Week 7:Historical Timeline

Timeline created by amlaatsch
In History
  • Horace Mann Takes Hold

    Horace Mann Takes Hold
    Horace Mann, "The Father of American Education", was quintessential in transforming the American education system. He was the first of his time to believe and recognize each student as an individual learner. He knew that memorization and recitation were not effective and believed that teachers would need to adapt their lessons to accommodate the different learning skills of their students for effective education. Mann championed teaching for all students and his influence was permanent.
  • Continuing A Legacy: John Dewey

    Continuing A Legacy: John Dewey
    Dewey believed that society was a key part of education. His emphasis was on how students needed to develop insights and a sense of community consciousness. Schools should become a place ehre students embraced their differences and commonalities, where vocation and education could coexist and where tolerances prevailed. He developed that by teaching life skills, you could attribute that to education. Over time, his work changed both teachings and learning in the public education system.
  • Brown v. Board of Education: Separate But Equal No More

    Brown v. Board of Education: Separate But Equal No More
    Brown v. B of E was quintesential in shaping education for all African Americans at that time. While others failed before, the question remained, could segregated schools be equal and allow African American children equal protection under the laws? In 1954 the Supreme Court ruled no, that separate but equal was not equal. They determined that we needed to prepare all students to be good citizens and get them ready for professions later in life. While it took years to do, it was a pivotal point.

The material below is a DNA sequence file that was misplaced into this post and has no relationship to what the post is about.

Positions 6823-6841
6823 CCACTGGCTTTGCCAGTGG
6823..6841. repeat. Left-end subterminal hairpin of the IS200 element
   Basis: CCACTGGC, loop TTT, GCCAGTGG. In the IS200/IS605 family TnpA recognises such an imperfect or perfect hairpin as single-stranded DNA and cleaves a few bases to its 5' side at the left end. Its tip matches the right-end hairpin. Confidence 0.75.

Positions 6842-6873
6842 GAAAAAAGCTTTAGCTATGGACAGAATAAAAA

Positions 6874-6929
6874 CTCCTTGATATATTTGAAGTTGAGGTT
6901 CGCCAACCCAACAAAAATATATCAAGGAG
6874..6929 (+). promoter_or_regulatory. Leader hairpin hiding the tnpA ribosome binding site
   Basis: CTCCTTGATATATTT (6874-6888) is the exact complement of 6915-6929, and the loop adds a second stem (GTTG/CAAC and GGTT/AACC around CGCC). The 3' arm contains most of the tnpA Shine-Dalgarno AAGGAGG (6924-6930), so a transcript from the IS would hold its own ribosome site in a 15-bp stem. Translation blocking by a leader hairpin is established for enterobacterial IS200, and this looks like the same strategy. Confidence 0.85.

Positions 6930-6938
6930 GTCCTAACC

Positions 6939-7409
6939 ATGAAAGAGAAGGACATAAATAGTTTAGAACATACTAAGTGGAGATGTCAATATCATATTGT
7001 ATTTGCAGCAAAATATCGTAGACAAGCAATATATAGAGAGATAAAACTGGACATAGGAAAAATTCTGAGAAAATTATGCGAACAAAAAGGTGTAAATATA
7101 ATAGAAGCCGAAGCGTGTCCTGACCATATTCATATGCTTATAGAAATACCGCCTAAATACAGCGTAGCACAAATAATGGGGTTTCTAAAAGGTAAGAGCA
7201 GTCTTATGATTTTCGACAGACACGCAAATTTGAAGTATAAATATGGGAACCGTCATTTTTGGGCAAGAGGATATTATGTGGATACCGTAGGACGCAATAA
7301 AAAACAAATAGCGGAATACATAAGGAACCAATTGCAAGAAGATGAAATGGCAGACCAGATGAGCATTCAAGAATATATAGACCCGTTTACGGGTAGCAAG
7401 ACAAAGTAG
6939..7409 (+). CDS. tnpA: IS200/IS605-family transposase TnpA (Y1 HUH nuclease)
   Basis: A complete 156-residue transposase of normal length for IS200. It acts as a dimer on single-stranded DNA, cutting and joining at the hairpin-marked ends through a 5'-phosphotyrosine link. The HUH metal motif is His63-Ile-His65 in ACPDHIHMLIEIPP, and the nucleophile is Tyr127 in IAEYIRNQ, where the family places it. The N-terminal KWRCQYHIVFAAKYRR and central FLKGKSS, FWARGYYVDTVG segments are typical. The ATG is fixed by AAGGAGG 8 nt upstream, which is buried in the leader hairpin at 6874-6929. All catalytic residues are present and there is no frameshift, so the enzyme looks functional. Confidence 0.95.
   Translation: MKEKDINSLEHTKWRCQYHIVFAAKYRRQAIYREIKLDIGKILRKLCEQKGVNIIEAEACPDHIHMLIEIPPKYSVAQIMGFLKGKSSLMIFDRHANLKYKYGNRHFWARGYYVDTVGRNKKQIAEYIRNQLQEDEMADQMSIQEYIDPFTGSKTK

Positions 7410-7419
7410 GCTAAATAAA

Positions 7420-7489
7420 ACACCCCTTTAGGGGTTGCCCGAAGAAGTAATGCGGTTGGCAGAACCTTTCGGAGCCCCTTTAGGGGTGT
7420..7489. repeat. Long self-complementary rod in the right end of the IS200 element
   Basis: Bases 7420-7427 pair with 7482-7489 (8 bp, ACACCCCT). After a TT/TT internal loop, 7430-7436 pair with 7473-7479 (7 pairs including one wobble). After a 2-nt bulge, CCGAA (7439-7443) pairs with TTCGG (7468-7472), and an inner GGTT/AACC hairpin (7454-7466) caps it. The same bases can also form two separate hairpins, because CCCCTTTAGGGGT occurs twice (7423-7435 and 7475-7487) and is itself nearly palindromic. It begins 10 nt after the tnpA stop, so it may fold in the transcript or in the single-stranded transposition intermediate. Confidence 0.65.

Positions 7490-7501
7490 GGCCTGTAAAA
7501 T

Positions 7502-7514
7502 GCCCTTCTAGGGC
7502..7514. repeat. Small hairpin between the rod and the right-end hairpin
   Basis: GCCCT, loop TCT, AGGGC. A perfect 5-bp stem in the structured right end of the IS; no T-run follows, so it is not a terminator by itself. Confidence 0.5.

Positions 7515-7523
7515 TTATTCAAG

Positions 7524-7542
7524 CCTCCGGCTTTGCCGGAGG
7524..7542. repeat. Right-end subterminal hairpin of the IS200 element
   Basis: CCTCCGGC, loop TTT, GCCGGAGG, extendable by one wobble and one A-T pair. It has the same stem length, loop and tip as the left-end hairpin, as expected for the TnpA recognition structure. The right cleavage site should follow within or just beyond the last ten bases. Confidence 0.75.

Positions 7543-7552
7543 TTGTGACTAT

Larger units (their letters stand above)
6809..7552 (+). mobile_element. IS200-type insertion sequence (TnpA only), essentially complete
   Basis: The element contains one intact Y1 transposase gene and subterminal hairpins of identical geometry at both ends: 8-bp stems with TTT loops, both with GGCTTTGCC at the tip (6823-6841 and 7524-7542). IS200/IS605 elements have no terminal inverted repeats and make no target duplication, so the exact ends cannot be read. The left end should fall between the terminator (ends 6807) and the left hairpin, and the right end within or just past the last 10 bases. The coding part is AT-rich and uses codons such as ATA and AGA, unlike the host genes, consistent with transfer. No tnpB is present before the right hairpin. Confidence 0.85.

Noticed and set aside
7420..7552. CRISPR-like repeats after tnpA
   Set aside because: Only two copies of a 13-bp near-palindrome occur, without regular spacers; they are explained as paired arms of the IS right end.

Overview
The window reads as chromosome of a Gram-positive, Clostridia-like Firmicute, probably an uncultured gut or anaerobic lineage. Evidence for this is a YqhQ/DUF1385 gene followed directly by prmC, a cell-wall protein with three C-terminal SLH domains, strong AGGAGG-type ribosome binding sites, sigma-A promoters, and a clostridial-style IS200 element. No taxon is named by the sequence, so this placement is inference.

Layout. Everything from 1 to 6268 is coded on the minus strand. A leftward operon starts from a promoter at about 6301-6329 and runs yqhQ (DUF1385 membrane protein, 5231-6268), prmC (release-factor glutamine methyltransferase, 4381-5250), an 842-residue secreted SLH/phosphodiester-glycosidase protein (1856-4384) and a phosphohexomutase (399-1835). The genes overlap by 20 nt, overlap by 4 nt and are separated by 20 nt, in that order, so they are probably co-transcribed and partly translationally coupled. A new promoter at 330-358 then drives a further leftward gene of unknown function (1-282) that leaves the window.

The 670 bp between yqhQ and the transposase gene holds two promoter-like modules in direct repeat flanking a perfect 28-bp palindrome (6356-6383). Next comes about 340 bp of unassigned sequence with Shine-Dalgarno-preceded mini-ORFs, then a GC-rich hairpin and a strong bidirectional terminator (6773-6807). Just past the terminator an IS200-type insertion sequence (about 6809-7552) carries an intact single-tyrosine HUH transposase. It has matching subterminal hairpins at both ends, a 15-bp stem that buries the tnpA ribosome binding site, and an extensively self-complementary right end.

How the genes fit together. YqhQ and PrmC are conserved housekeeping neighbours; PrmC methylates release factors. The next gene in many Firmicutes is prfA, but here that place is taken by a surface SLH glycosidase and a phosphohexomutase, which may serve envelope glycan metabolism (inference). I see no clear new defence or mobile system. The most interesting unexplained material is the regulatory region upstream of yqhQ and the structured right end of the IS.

• Public Law 94-142: Finally A Good IDEA

    Public Law 94-142: Finally A Good IDEA
    What about our special education base? There were 8 million students and only 4 million of those were able to receive and education prior to 1975. Finally, congress got on board with the Education for All Handicapped Children Act. The law specified they had the right to free and appropriate education, individualized education program, special ed. services, due process procedures and LRE (least restrictive environment) in which to learn. This continued the fight for inclusive teaching.
  • A Nation At Risk

    A Nation At Risk
    The precipice of the report was that we were becoming "too" student-centered and no longer curriculum centered. We as a country were failing academically and our foreign powers were going to take over. Standardized testing took hold for all along with a rigorous high-end curriculum no matter the student skill level. It put public education front and center on a national level. While it weakened the system in some areas it did focus attention on how to strengthen them in others.